Sunday, September 20, 2009

Ris a l'amande and buttermilk cake with friends

We had something to look forward to after we returned from summer vacation: our friends Kira and Kevin and their kids Anton and Freya visited us for dinner and a sleepover. Kira and I share a love of food, cooking, and cookbooks. She brought along two amazing treats.

The first was an apple tart made from apples picked in her garden. The second was uniquely Danish and wonderfully good. It's called Ris a l'amande and is a rice pudding of sorts traditionally served after Christmas dinner in Denmark. I loved the light sweetness, crunchy almonds, and texture of the creamy rice. Served with a spoon of warm cherry sauce, this is a must have dessert.

Ris a l'amande

1 liter milk
50 g sugar
125 g rice (short grain/arborio)
50g chopped unsalted almonds
1/2 liter heavy cream
1tsp vanilla or inside bits of one vanilla bean
1tsp salt

1. Mix rice, milk, and sugar and salt in a saucepan and bring to a boil over medium heat. Stir continuously until the mixture becomes thick.

2. Remove from heat, stir in vanilla and set aside.

3. Once cool, fold in heavy cream and almonds.

4. Serve with warm kirsebærsauce. Or, if you live outside of Scandinavia, use cherry compote, cherry preserves, or a can of pie cherries. The dessert tastes best if the rice porridge is coolish and the cherry topping warm.

Notes: Kira used toasted almonds. Dry roasted would be really nice, too. Thanks to Google images for letting me borrow a photo. I was too busy eating to think of taking one. To my U.S. measurement friends, my apologies for using metric. But don't you like how I threw in a teaspoon of salt and vanilla at the bottom?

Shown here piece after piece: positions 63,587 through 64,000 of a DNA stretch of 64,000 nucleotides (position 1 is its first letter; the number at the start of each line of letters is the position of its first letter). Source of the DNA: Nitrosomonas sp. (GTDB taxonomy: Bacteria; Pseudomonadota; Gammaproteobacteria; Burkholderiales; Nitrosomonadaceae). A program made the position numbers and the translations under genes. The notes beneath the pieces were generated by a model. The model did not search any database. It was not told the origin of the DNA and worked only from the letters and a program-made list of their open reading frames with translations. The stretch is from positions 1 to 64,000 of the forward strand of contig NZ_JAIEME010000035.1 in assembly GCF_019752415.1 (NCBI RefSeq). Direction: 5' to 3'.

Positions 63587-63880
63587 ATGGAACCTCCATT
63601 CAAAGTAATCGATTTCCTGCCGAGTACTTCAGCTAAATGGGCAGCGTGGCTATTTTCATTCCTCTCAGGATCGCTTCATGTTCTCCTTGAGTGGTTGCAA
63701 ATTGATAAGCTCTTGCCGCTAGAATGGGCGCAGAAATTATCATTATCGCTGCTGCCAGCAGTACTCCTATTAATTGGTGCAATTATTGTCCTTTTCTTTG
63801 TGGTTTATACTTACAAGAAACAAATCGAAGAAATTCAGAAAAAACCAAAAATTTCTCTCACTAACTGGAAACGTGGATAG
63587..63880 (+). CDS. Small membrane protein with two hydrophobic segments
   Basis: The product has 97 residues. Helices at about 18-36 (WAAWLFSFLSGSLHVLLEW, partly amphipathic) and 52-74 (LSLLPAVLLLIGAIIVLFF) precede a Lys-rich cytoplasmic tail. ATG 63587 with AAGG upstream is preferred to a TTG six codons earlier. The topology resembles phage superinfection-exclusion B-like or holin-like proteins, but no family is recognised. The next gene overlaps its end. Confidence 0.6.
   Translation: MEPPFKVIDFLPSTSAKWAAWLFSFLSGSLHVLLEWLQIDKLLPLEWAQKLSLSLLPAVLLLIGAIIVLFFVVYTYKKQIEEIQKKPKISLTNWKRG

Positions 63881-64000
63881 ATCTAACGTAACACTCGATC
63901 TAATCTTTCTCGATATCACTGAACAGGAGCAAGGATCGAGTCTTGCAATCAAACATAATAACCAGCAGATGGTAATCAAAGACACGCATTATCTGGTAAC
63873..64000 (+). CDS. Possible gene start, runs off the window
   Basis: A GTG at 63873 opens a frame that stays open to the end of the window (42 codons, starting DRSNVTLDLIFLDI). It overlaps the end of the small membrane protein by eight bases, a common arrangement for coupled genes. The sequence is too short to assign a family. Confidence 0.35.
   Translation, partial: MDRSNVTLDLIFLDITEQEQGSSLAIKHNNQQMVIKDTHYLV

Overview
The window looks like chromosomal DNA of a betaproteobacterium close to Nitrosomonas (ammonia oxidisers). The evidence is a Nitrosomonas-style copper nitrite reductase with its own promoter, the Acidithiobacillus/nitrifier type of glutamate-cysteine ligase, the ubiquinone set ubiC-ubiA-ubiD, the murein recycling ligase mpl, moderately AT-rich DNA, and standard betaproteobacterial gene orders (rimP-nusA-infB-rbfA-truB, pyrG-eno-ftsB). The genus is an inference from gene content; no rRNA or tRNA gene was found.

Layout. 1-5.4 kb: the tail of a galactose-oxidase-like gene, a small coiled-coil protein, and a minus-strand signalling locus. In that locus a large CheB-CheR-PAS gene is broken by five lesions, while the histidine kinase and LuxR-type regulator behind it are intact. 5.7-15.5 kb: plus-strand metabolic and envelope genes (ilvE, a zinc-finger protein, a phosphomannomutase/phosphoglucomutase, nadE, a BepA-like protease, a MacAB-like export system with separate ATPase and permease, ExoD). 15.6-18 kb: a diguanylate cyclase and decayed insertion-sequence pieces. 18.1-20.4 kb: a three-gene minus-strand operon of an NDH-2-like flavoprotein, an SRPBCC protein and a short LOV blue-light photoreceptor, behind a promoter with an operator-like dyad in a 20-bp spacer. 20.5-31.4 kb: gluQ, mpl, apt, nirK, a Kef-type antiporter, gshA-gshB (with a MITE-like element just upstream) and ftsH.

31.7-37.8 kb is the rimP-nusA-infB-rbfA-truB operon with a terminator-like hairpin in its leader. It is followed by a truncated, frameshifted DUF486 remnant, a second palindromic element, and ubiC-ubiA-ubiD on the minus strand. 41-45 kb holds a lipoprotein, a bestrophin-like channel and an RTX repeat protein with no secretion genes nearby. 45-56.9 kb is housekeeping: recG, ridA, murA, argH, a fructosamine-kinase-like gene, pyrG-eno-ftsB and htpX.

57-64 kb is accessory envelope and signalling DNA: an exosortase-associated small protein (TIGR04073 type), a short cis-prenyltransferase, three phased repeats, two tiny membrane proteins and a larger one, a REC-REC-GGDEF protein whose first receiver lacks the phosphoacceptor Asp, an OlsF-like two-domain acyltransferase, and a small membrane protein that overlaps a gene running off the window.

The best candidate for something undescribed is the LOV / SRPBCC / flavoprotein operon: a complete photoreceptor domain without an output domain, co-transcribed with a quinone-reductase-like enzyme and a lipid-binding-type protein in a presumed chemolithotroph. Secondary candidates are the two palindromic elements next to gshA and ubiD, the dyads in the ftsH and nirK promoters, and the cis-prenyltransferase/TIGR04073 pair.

I prepared a burger recipe from Every Day with Rachel Ray that was good but not magical. The pasta salad I made was adapted from a recipe in the same issue of the magazine and again, I wasn't overly impressed. For breakfast I baked a buttermilk cake that was inspired by the recipe for Salt-Kissed Buttermilk Cake on 101 Cookbooks, with sliced nectarines and blueberries on top. Though tasty, I was unpleasantly surprised that the buttermilk did not deliver a more moist crumb. A tad too dry for my taste, but luckily the fruit compensated for that.

1 comment:

  1. Staci, you simply aren´t doing the buttermilk cake justice. It was really yummy. I liked it to bits and as you know have made it myself since we visited you. People really should give it ago - and just look at it. It looks so good too!!!! If you find it too dry for your tastebuds you should simply serve whipped cream or sour cream on the side. Such a treat!!!